Museums classify, collect, group, consider and exclude. Reference systems are set up, and, with these, charts of an interpretable world are constructed. As part of their founding educational role, museums enlighten and, on a basis of facts and references, form an interpretation of their own existence given the conditions they find themselves in. Thus museums, like all exhibitions with the things they contain, set themselves up as pared-down portrayals of the world, becoming catalysers of a possible understanding and revelator of abstract realities, which - particularly in contemporary art - stand in a double Foucault-style space-time situatedness, and can be seen (both in terms of organization and inherently in the works) as part of a temporal and ongoing institutional debate. Particularly in recent times, artists have constantly and critically challenged this knowledge-storing duty of museums, examining it for its exclusiveness and excludableness, and have explored museum collecting as an artistic strategy of its own.
People have endeavoured since primeval times to classify the confusing diversity and simultaneity of their impressions, observations and feelings, and to give them permanent shape and system. The earliest human systems artefacts are animal bones displaying regular, rhythmic incisions, and ‘counting stones' bearing evenly applied ochre-coloured dots. Thus things were collected, processed and stored according to a defined pattern so as to save them from the depredations of time. The aim was (inter alia) to gain a better understanding and appreciation of the world around - in all its confusing and dizzying complexity - and in the best case pass that knowledge on so it would survive one's own lifetime and stand the test of time. The goal of the systematising principles was thus to expound knowledge and facilitate higher-level cognitive insight - knowledge about how the world functions, has functioned so far and will continue to function with logical consistency and maximum certitude.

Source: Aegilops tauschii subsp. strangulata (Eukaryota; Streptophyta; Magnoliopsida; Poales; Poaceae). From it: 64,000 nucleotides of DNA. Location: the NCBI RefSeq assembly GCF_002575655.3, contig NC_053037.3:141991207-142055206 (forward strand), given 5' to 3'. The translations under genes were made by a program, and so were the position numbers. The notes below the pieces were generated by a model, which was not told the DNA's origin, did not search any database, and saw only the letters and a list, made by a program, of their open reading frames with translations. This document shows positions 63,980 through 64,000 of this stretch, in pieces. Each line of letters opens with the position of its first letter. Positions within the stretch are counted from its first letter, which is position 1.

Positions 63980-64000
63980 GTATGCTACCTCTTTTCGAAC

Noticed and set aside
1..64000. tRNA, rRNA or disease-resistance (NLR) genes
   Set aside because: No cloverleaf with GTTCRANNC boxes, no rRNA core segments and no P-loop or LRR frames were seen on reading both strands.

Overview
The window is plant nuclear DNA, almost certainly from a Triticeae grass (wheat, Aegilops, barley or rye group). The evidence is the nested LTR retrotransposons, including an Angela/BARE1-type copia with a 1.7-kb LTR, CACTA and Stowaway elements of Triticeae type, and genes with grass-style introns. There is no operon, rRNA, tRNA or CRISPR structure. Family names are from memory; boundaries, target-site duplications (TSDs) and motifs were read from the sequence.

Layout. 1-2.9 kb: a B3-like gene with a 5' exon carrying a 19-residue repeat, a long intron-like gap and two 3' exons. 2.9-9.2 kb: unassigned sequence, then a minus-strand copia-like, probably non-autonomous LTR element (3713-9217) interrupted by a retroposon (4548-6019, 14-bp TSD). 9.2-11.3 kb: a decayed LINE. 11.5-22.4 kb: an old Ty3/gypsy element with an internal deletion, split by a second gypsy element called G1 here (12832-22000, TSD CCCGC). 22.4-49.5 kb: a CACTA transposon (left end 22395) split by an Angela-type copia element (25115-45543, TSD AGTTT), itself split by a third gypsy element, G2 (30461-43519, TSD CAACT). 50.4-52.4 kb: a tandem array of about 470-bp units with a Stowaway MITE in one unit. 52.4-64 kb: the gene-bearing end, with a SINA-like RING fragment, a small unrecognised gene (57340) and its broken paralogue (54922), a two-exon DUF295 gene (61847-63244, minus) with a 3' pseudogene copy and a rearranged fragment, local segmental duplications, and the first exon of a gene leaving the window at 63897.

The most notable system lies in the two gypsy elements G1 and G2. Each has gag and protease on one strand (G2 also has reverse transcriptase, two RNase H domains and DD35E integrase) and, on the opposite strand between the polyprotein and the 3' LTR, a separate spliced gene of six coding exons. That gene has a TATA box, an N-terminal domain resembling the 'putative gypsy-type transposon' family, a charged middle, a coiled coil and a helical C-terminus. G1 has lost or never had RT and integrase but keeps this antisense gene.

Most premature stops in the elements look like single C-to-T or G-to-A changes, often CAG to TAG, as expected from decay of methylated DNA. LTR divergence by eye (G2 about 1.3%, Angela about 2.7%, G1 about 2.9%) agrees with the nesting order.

But making or inventing a system also constitutes a declaration as to what the world is and isn't like. Any attempt to design an ordering system thus has ontological implications. It sets up a viewpoint or outlook on the world. And this is the very point at which pictures play a key or crucial role in the design of ordering systems and the generation of an ontology. Images are views of the world whose specific structure generates, produces and renders visible a view of the world. Works of art that produce ordering systems or develop systematic structures generate an ordered image of the world.
It is in this sense that the exhibition looks at the way contemporary art designs ordering systems and focuses on the act of measuring. This mapping process, which leads to a pared-down portrayal of connections and the interrelationship of meanings, acts as a symbol and the mirror of the human brain structure, with the analytical aim of discovering a single higher-level (ontological?) structure of knowledge. Ultimately, this makes the question of a difference between scientific and artistic systematizations of knowledge the implicit theme of the exhibition, in that artistic systematizations endeavour chiefly to facilitate an aesthetic experience of ordering interconnections where on the one hand the world as it appears to artists in their work can be better understood and interpreted, and on the other hand the self, which is part of the world, acquires important aspects of its personal, social and cultural identity.
In this way, connections to do with the intrinsic conditionality of the body, material, time, space - and also of an aesthetic experience - are gauged and measured in the works of the various artists. In a time frame from the late 1960s to today, cross-references open up in turn for the exhibition space that, retrospectively and in themselves, register whole cosmoses and mutually condition each other culturally and in terms of art history.